In Wake Of Attacks, U.S. Cities Step Up Terrorism Simulations
The recent attacks in Paris and San Bernardino have put pressure on local authorities to show they're ready for that kind of violence. Some jurisdictions, such as Los Angeles, are stepping up exercises and terrorism simulations.
There's a hill near downtown LA — it's kind of a mesa, overlooking Dodger Stadium. There's a big parking lot up there — and right around 3 p.m. last Friday, the lot started filling up with police cars.
This is a "muster" — a surprise test by the LA Police Department brass to see how quickly they could get their on-duty police to converge at a central point. The cops show up already wearing helmets and ballistic vests and carrying their big guns — there are a few hundred of them, and as they form up into ranks, they look like an army. The deputy chief in charge of counterterrorism, Michael Downing, steps up to a microphone and delivers a speech about how peace officers sometimes have to act like soldiers.
"For that small amount of time that we're asking you to go out and interdict and put down a threat, you become a soldier," he says, as a police helicopter swings in overhead, with two tactical officers hanging off the side looking armed and ready. "When you're involved in your mission, you're gonna have these guys above you."
After the helicopter and the speech, it's time for the police to get their scenarios. These are simulated calls for help — a captain in tactical gear reads them out — and it quickly becomes apparent that in this exercise, several attacks are happening around LA simultaneously. It sounds a lot like what happened in Paris, and Downing says that's no accident.
"One of the things with the terrorism arena is they defeat a strategy, you defeat a strategy, they come up with another strategy," he says. "So we're trying to stay one step ahead."
And it's not just police that are having to think strategically like this. This kind of militarized mindset is taking over in all the emergency services — firefighters and paramedics, too.
"It's becoming a lot more like combat," says E. Reed Smith, an emergency physician who's the operational medical director for the Arlington, Va., fire department. "Not only are you trying to take care of a patient who maybe has been shot, but you have to worry about yourself getting blown up."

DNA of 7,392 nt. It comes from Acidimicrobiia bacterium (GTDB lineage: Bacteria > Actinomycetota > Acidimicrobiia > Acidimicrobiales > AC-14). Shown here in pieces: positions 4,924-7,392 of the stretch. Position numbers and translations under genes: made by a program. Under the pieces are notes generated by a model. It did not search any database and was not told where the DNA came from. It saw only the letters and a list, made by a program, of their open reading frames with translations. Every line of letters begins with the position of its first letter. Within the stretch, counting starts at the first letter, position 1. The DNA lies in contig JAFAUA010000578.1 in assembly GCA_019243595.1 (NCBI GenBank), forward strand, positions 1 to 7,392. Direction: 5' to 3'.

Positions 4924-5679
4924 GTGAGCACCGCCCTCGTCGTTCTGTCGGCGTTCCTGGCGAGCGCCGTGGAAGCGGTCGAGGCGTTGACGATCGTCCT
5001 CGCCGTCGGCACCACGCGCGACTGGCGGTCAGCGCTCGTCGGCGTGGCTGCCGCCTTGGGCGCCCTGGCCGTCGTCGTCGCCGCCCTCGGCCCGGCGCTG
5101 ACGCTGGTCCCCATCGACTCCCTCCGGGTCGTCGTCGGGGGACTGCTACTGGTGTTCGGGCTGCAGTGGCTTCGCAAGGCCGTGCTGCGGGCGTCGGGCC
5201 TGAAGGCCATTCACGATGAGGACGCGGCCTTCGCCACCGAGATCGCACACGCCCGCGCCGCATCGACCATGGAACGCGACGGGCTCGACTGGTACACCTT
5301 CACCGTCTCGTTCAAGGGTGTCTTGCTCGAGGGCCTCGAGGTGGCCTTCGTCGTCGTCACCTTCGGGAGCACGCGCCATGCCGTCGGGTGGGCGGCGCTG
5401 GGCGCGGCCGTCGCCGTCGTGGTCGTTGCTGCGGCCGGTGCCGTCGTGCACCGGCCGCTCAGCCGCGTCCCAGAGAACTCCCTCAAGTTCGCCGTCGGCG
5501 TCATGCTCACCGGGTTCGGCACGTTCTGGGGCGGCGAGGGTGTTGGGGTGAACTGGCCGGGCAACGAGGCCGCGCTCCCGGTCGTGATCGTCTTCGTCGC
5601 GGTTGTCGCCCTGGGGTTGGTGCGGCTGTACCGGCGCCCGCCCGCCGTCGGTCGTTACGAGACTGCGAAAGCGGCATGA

Smith is one of the leading proponents of a new philosophy in emergency services that seeks to prepare medics for combat-like situations. They wear ballistic vests and helmets now, and go into dangerous areas with armed escorts.
This change started happening about a decade ago, but Smith says the tactical complexity keeps growing. Now EMTs and firefighters have to worry about something like Paris or the 2008 attack on Mumbai — tactical challenges that are beyond the average school shooting.
"We get jammed up when you throw in explosives, when you throw in fire being used to shape or amplify the devastation," Smith says. "So, fire being used as a weapon — that's what we call complex attack."
Still, Smith cautions against emergency services diving too deeply into the military mindset. Some of the lessons of Iraq don't apply to LA. For one thing, when you're dealing with civilian victims, the injuries are very different. And some EMTs simply don't believe they signed up for this kind of combat emergency work; in some cities, it's not policy.
Back on that mesa in Los Angeles, the officers have gone off on their simulated assignments, and the attention turns to the press conference in front of the LAPD's big black mobile command center. Chief Charlie Beck acknowledges these exercises are partly about perceptions.
"We will do these trainings regularly, not only to remind the public of the continuous threat and our ability to meet it, but also to prepare ourselves," Beck says.
The hope is that if and when a real attack happens, it'll be similar to something the police and the EMTs have rehearsed.
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